Andrew East visits the Great Exhibition of 1851...
I was looking forward to giving Other Lives a relisten. I remember enjoying the story but was also intrigued as I could also remember feeling the whole thing a little inconsequential and wanted to refresh my memory as to what issues, if any, I had with the story. Thankfully, this turned out to be one minor niggle which is explained by the style of the piece and therefore I can forgive in what is a thoroughly enjoyable story. There was one other aspect which I had a problem with this time around, but I will explain later what that was.
Released in 2005, Other Lives sees the Doctor, Charley and C’Rizz arrive at the Great Exhibition at the Crystal Palace in 1851. What ensues is, to all intents and purposes, a Doctor Who version of a Charles Dickens’ novel.
Dickens wrote novels which were full of coincidences and Other Lives’ plot hinges on many of these. It is also chock full of Dickens-style character names – Fazackerly, Dimplesqueeze, Crackles; which help add to the tone of the story.
Other Lives sees the Doctor ‘mistaken’ for a long-lost husband; Charley mistaken for a prostitute and a French diplomat and C’Rizz treated as a freak in a travelling show. The catalyst for this is the Great Exhibition and two of its visitors, French diplomats - Monsieur and Madame de Roche. When the TARDIS arrives, the Doctor and Charley set off to explore the Exhibition whilst poor Eutermesan C’Rizz is forced to remain in the TARDIS lest his alien, reptilian looks upset the sensitive Victorians. An assassination attempt on the French diplomats leads to C’Rizz being forced into a freak show, Charley ending up on the streets of London and the Doctor losing the TARDIS when it dematerialises with the de Roche’s aboard!
Other Lives rattles along at breakneck speed, but it is difficult to shake the feeling that little of actual consequence occurs throughout the story. The blurb on the CD exclaims “What begins as an attempt to prevent murder quickly becomes a desperate race to avert revolution” which oversells the ‘Charley and C’Rizz pretend to be French – badly’ storyline somewhat. It’s all very quick, but it’s also very gentle. C’Rizz probably gets the rawest deal in the freak show, but even his treatment at the hands of Crackles never feels as dramatic as it could. This makes the darkest scene of the whole story – C’Rizz’s blinding of Crackles in revenge – seem out of place. Of course, this scene is more a product of the ongoing character arc for C’Rizz – where he hears voices; is a murderer several times over; and ultimately will descend into psychopathic madness. Whether that arc ever worked is a discussion for a different review as it is such a minor part of this storyline as to be negligible (although it was brave of Big Finish to at least attempt something a bit different with a companion). C’Rizz’s anger isn’t helped by Conrad Westmaas’ performance either. I love Conrad and think when he’s being ‘nice’ C’Rizz he is wonderful and has a great rapport with other characters, particularly India Fisher’s Charley. When he is required to do psychopathic insane killer stuff, though, he just doesn’t convince.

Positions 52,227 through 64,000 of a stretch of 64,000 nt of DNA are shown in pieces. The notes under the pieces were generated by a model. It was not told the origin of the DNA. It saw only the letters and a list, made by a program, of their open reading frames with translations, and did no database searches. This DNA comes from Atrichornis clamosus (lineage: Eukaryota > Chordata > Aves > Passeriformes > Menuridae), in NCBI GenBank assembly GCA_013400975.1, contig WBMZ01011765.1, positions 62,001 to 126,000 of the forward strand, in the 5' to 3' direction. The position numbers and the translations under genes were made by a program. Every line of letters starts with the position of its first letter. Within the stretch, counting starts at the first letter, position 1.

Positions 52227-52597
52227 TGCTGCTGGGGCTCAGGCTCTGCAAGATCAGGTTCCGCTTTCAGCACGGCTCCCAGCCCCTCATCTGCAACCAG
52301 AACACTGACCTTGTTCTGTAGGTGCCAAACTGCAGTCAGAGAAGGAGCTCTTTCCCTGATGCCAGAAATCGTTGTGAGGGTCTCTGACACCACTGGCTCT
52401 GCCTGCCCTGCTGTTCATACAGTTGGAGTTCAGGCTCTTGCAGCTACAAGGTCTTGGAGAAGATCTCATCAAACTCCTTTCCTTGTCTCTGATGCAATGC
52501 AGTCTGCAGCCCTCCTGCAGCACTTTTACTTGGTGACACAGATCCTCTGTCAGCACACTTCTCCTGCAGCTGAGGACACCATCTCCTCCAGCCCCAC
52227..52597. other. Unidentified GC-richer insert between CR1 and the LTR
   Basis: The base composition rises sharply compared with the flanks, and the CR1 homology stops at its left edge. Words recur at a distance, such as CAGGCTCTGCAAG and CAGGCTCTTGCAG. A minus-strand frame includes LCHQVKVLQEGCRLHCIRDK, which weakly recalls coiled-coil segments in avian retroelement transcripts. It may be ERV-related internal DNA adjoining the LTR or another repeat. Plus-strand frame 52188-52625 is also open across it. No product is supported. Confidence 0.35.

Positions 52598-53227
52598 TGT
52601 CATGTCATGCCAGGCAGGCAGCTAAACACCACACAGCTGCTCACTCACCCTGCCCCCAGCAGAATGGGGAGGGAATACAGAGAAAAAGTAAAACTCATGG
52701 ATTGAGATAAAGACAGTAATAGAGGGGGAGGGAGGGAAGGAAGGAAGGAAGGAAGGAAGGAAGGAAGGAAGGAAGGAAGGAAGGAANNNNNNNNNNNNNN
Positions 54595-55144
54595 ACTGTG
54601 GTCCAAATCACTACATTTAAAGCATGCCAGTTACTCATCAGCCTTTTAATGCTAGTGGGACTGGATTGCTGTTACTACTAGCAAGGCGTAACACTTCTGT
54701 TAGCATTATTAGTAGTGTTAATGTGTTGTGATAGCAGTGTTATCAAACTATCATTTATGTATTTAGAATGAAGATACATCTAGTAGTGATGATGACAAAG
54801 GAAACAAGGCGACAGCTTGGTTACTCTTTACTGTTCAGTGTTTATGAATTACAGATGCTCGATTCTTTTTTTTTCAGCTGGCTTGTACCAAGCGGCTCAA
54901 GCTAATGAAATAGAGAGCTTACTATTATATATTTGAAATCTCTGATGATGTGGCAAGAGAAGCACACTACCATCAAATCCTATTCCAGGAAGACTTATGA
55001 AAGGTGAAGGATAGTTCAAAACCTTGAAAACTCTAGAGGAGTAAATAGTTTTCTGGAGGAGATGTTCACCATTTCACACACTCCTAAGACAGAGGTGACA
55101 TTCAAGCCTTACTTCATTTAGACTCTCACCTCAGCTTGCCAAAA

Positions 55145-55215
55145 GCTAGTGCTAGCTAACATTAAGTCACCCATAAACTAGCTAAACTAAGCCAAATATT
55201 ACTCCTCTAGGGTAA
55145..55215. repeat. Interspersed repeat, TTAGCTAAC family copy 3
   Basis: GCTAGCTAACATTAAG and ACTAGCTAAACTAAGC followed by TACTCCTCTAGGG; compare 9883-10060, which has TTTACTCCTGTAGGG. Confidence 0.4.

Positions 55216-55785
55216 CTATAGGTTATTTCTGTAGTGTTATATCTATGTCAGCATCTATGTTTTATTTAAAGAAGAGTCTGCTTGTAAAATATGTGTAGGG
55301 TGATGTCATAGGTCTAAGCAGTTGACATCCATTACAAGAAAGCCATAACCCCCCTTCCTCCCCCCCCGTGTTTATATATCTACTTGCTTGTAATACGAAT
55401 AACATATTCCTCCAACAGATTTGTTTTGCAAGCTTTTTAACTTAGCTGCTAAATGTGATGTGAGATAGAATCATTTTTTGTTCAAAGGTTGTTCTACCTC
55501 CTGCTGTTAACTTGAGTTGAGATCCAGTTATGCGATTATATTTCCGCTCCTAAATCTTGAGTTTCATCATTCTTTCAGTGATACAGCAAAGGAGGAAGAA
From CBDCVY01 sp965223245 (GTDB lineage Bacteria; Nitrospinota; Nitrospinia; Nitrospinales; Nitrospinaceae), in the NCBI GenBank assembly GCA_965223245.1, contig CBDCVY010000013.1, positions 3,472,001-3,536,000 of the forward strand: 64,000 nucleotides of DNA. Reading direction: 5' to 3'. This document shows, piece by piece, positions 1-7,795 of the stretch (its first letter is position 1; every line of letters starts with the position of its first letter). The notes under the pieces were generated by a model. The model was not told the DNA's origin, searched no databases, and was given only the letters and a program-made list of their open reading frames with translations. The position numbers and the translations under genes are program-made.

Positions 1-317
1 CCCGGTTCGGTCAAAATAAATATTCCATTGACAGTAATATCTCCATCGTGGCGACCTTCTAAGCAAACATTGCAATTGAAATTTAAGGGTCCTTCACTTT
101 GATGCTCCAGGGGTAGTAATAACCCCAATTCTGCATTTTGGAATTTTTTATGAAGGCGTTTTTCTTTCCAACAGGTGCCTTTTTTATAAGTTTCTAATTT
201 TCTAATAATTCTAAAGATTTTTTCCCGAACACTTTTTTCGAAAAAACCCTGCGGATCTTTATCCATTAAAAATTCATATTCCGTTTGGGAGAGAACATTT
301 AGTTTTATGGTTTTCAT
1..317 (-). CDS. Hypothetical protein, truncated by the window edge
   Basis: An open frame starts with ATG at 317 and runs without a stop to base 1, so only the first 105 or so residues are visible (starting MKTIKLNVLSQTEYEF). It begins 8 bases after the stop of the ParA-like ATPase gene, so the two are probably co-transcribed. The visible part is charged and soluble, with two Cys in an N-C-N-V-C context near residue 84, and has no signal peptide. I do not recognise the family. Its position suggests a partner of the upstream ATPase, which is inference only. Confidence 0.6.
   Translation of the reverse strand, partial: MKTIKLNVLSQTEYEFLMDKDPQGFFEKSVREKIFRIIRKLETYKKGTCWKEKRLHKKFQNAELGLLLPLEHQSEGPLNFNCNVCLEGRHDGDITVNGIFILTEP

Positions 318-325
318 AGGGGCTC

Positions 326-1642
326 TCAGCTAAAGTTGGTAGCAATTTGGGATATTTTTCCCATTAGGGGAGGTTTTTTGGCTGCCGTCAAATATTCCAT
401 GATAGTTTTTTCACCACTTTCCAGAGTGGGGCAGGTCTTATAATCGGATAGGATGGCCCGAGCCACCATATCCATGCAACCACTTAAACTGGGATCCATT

And that is the one other slightly odd aspect of the story. It is blatantly obvious from the start that Westmaas and Fisher are playing the Monsier and Madame de Roche and although, in a story hinging on coincidences, you expect some comment to be made that they bear a passing resemblance (as much as a French diplomat can look like an alien from another dimension). Nothing is made of it until C'Rizz and Charley have to pose as the diplomats and even then it is under copious makeup wigs and costume. It just feels odd - as if something it going to be made of the fact they are playing both roles and then nothing actually is.
The other performances are brilliant. Paul McGann and India Fisher are great as the Doctor and Charley and their respective interplays with Francesca Hunt (as Georgina Marlow) and Ron Moody (as Wellington) are immense fun. Ron Moody is absolutely superb as the Duke of Wellington and every scene featuring him is a joy. His aide, Fazackerly, is played with oily, jobsworthy petulance by Michael Hobbs and the hilarious scenes where his hidden desire to be some sort of costumier is let loose on C’Rizz add another dimension. Francesca Hunt embues Georgina with the right balance of desperation, sadness and manipulation as she uses the Doctor to prevent herself and her sons from becoming homeless. I was under the impression that she was related to India Fisher and thought her voice was incredibly close to India’s in some scenes, but it turns out they are merely stepsisters rather than blood relations so it’s a little odd that occasionally her speech patterns sound so reminiscent of India. Mike Holloway (of The Tomorrow People fame) plays Crackles well, although for much of the first couple of episodes his role doesn’t amount to much more than touting business for his freak show.
The sound design is very good and the interior of the Crystal Palace hustles and bustles with the energy of all those Victorian visitors.
Other Lives is a brilliant audio. It stands out due to its purely historical nature and the way it borrows from the work of Dickens. I love the way C’Rizz, Charley and the Doctor just fall into the other lives that, with the disappearance of the TARDIS, seem like they may become their only lives. I particularly love anything involving Charley and Wellington and it’s a good use of C’Rizz who is a character that some writers seemed to struggle to incorporate successfully.
A primary school teacher and father of two, Andrew finds respite in the
worlds of Doctor Who, Disney and general geekiness. Unhealthily obsessed
with Lance Parkin’s A History, his Doctor Who viewing marathon
is slowly following Earth history from the Dawn of Time to the End of
the World. He would live in a Disney theme park if given half the